9. 9. mHealth & Fitness • People are turning to mobile apps to keep fit and there are a large number to choose from. • Brooker, V (2013) stated “keeping track of your goals and documenting your experiences helps you stay motivated by allowing you to see both big and small successes”. With most people using smart phones on a day-to-day basis it makes it easier to stay connected with personal goals. Applications such as „Nike + GPS‟ allows the user to map running routes and track progress using their IPhone. The application, which costs $1.99, gives motivation in the form of messages and cheers and
  10. 10. mHealth & Fitness • Applications such as these are also linked through to other social media platforms such as Facebook allowing the user to gain encouraging comments from friends and family to stay on track with their personal progress. • Increasing healthy behaviours can be difficult but an application such as „7 minutes‟ allows the user to stop and begin a simple work out which lasts on seven minutes. This work out is designed to be completed in any environment from a gym, hotel room or even a work office.
  11. 11. mhealth: Getting Diagnosed • Waxer (CIO 2010) reports that patients who enter small regional medical facilities where there are few specialists, if any, are able to have their scans and data assessed by specialist teams in large urban hospitals in real time. Scans and other patient information is uploaded onto cloud platforms and accessed then through the Doctors phones. Doctors are finding that scans are actually better viewed through their phones than a backlit box because of high resolution and zoom features on the touch screen. Diagnosis can happen quickly and accurately thousands of kilometres from the consulting Physician.
  12. 12. mHealth: Getting Diagnosed • Hughes, M.D. (ABC 2010) explains that mobiles have enabled research into the spread of Malaria. In just one year, Africans sent 15 million txt messages to researchers, who were then able to map out a comprehensive analysis of the movement and spread of the disease. As a result txt messages are sent to people to warn them of Malaria hot spots. People can txt their symptoms to the health services and self-diagnosis can be made quickly to minimise the spread of infectious diseases. • Pregnant women can be connected to medical consultants and their concerns can be dealt with immediately when they don‟t have the money, resources or health to travel. Early diagnosis helps keep mortality rates low for babies and mothers (mHealth Tanzania 2013). • An App used by The Parkinson‟s Voice Initiative involves people talking into their mobiles and a diagnosis, which is 99% accurate, can be made to detect whether that person has signs of Parkinson‟s. Tests using mobile phones are non-invasive, use existing infrastructure, are accurate, can happen remotely, don‟t need expertise skills, are high speed, cost very little and can be done on a mass scale (Little TED 2013).
  13. 13. Conclusion • mHealth is changing the way we access and deliver information • Mobile phones are used in the diagnosis and treatment of patients which is especially beneficial for those living in remote areas • Mobile phones are used in the management of infectious disease • Phone applications are starting to be incorporated into the treatment of mental illness, however, this is arguably an area yet to reach its full potential especially among young people • Many people utilise phone applications to assist with calorie counting for weight loss, however, this is not yet a proven successful strategy • Many people also use mobile devices to track their fitness progress and keep motivated • mHealth is a new and exciting field and few studies have documented its actual success • We believe mobile devices increase accessibility to health services and information and ultimately save lives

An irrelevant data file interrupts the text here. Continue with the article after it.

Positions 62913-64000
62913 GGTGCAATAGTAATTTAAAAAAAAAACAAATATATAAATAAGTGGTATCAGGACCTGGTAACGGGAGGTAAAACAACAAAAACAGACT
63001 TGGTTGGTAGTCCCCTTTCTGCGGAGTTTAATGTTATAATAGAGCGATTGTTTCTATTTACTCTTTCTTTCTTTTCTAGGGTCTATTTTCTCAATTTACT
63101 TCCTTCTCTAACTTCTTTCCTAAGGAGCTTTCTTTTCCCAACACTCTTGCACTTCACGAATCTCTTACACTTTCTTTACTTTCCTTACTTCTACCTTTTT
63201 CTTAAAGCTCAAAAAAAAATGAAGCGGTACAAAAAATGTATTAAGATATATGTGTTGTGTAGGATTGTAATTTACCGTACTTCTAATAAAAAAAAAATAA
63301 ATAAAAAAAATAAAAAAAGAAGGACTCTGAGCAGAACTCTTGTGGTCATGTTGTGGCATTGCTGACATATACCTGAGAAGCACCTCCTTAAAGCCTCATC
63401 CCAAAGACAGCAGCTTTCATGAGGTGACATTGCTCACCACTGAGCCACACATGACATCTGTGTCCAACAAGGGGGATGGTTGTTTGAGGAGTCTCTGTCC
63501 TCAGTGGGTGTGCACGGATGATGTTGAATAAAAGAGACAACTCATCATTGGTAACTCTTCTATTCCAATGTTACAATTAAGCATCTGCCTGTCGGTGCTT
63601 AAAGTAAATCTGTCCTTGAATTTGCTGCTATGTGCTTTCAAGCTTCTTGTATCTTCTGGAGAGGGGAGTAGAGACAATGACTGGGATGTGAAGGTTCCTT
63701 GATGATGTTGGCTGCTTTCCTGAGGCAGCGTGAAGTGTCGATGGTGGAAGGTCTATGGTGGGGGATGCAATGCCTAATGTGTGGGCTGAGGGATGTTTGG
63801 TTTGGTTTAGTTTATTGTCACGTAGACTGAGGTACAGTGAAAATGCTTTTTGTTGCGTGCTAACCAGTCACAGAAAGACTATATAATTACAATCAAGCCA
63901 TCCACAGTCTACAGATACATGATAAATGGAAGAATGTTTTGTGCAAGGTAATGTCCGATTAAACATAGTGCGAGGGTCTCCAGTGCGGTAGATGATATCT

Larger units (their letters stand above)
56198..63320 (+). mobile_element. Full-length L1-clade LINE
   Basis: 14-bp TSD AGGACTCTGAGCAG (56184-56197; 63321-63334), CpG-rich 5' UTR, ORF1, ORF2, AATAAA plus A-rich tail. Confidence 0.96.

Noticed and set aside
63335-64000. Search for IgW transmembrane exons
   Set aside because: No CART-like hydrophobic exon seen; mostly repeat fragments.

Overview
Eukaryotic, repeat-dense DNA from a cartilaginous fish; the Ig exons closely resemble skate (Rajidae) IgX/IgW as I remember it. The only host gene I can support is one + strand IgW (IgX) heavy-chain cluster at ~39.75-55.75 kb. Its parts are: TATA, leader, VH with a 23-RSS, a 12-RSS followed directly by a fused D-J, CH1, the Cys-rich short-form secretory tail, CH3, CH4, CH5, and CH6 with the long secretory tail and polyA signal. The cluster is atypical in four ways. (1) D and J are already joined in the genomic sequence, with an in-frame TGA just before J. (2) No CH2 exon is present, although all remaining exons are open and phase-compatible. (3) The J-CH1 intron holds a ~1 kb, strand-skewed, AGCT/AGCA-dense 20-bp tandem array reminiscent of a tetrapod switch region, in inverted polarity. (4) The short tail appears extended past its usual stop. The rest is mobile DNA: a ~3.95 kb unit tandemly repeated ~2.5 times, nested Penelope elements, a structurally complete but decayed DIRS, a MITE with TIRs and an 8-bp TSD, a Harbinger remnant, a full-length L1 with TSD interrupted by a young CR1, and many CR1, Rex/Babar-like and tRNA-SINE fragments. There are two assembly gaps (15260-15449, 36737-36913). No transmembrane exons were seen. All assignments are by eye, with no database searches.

14. 14. References Batavia. H Kaonga, Mechael . P, (2012) “Barriers and Gaps Affecting MHealth in Low and Middle Income Countries”, Columbia University Center for Global Health and Economic Development. (Pp 23-30) „The-Digital-Health-Diagnosis-Inforgraphic‟ (image), The Digital Health Diagnosis Infographic, viewed 22 November 2013, Entner. R, (2012) “The Wireless Industry: The Essential Engine of U.S. Economic Growth”, Recon Analytics, May 2012, pp. 30-33. Gallasch, R 2013, „Apps have potential for mental health benefits‟, The Examiner, 16 September 2013. Google Play. 2013. Top Free in Android Apps. [online] Available at: [Accessed: 15 Nov 2013]. Gordon, M. 2013. The History of App Pricing, And Why Most Apps Are Free. Flurry, [blog] July 18, Available at: [Accessed: 15 Nov 2013]. Gruber. H& Koutroumpis. P, (2010) “Mobile Telecommunications and the Impact on Economic Development”, Centre for Economic Policy Research, New York City. Accessed on November 13th 2013. Henry, A. 2013. Five Best Food and Nutrition Tracking Tools. [online] Available at: [Accessed: 15 Nov 2013]. Hughes, L, M.D., 2010, Tracking Malaria with cell phones, ABC News, 11 October 2012, viewed 12 November 2013, Kiume, S 2013, „Top 10 Mental Health Apps.‟, Psych Central. Retrieved on November 17, 2013, from Laura Prusik, 2013, 6 apps to track fitness goals and boost motivation, Wellcommunity, viewed 18 November 2013, Lopez, D. n.d. Why Counting Calories Doesn't Work. [online] Available at: [Accessed: 15 Nov 2013]. Luxton, D, McCann, R, Bush, N, Mishkind, M, & Reger, G 2011, 'mHealth for mental health: Integrating smartphone technology in behavioral healthcare', Professional Psychology: Research And Practice, 42, 6, pp. 505-512, PsycARTICLES, EBSCOhost, viewed 16 November 2013. Mobigyann. 2013. Smartphone sales to outweigh feature phone sales. [online] Available at: [Accessed: 24 Nov 2013]. 2013. Free Calorie Counter, Diet & Exercise Journal. [online] Available at: [Accessed: 15 Nov 2013]. „MyFitnessPal‟ (image), MobiHealthNews: “11 free apps that might be eating away at Weight Watchers‟ earnings, viewed 21 November 2013, „My-journey-screenshot‟ (image), Developing a mental health App: my experience, viewed 21 November 2013, „Nike GPS App‟ (image),, viewed 21 November 2013, Reid, S, Khor, A, Hearps, S, Sanci L, Kennedy, A & Patton, G 2012, „Using mobile phone application in youth mental health‟, Australian Family Physician Vol. 41. No. 9, pp. 711 – 714. „Screenshot 2012-06-09 at 3.30.16 AM‟ (image), 3 Promising Mobile Diagnosis Apps for Medical Practitioners, viewed 22 November 2013, „Smartphone-shrink-01-0212-de‟ (image), Smartphone Shrink: 5 apps to help your mental health, viewed 21 November 2013, 2013. Study Says Diet Apps Do Not Work. [online] Available at: [Accessed: 15 Nov 2013]. TED talks, 2013, TED, Max Little: A test for Parkinson‟s with a phone call, 7 Aug 2012, viewed 12 November 2013, „Types of Apps in Health & Fitness Catergory‟ (image), MobiHealthNews: “Tipping Point or Pufferish”, viewed 21 November 2013, Waxer, C, 2010, Mobile App Saves Lives, CIO, vol. 24, no. 3, viewed 12 November mHealth Tanzania, 2013, Healthy Pregnancy, Healthy Baby Text messaging sevices in 2013, SOL ELibrary. Tanzania, 13 February 2013, viewed 12 November 2013,